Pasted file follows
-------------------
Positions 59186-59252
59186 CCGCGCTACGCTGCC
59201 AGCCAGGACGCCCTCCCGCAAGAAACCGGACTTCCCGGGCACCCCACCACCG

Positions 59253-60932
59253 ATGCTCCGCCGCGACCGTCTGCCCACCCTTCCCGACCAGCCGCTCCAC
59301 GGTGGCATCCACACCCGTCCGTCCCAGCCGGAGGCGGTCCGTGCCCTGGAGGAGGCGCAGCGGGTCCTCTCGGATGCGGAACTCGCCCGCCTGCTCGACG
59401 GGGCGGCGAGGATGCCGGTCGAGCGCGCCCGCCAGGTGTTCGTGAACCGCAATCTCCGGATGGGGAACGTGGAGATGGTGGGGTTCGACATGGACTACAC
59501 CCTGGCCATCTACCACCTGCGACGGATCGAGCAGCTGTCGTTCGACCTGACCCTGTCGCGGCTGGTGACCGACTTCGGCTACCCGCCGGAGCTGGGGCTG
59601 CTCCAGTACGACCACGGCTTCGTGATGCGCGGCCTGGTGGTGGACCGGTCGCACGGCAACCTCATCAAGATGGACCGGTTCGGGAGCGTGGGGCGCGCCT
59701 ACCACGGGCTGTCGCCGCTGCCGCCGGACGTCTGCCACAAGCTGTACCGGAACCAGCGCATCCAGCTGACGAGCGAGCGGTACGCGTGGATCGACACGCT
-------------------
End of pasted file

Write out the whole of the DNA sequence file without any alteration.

Positions 59186-59252
59186 CCGCGCTACGCTGCC
59201 AGCCAGGACGCCCTCCCGCAAGAAACCGGACTTCCCGGGCACCCCACCACCG

Positions 59253-60932
59253 ATGCTCCGCCGCGACCGTCTGCCCACCCTTCCCGACCAGCCGCTCCAC
59301 GGTGGCATCCACACCCGTCCGTCCCAGCCGGAGGCGGTCCGTGCCCTGGAGGAGGCGCAGCGGGTCCTCTCGGATGCGGAACTCGCCCGCCTGCTCGACG
59401 GGGCGGCGAGGATGCCGGTCGAGCGCGCCCGCCAGGTGTTCGTGAACCGCAATCTCCGGATGGGGAACGTGGAGATGGTGGGGTTCGACATGGACTACAC
59501 CCTGGCCATCTACCACCTGCGACGGATCGAGCAGCTGTCGTTCGACCTGACCCTGTCGCGGCTGGTGACCGACTTCGGCTACCCGCCGGAGCTGGGGCTG
59601 CTCCAGTACGACCACGGCTTCGTGATGCGCGGCCTGGTGGTGGACCGGTCGCACGGCAACCTCATCAAGATGGACCGGTTCGGGAGCGTGGGGCGCGCCT
59701 ACCACGGGCTGTCGCCGCTGCCGCCGGACGTCTGCCACAAGCTGTACCGGAACCAGCGCATCCAGCTGACGAGCGAGCGGTACGCGTGGATCGACACGCT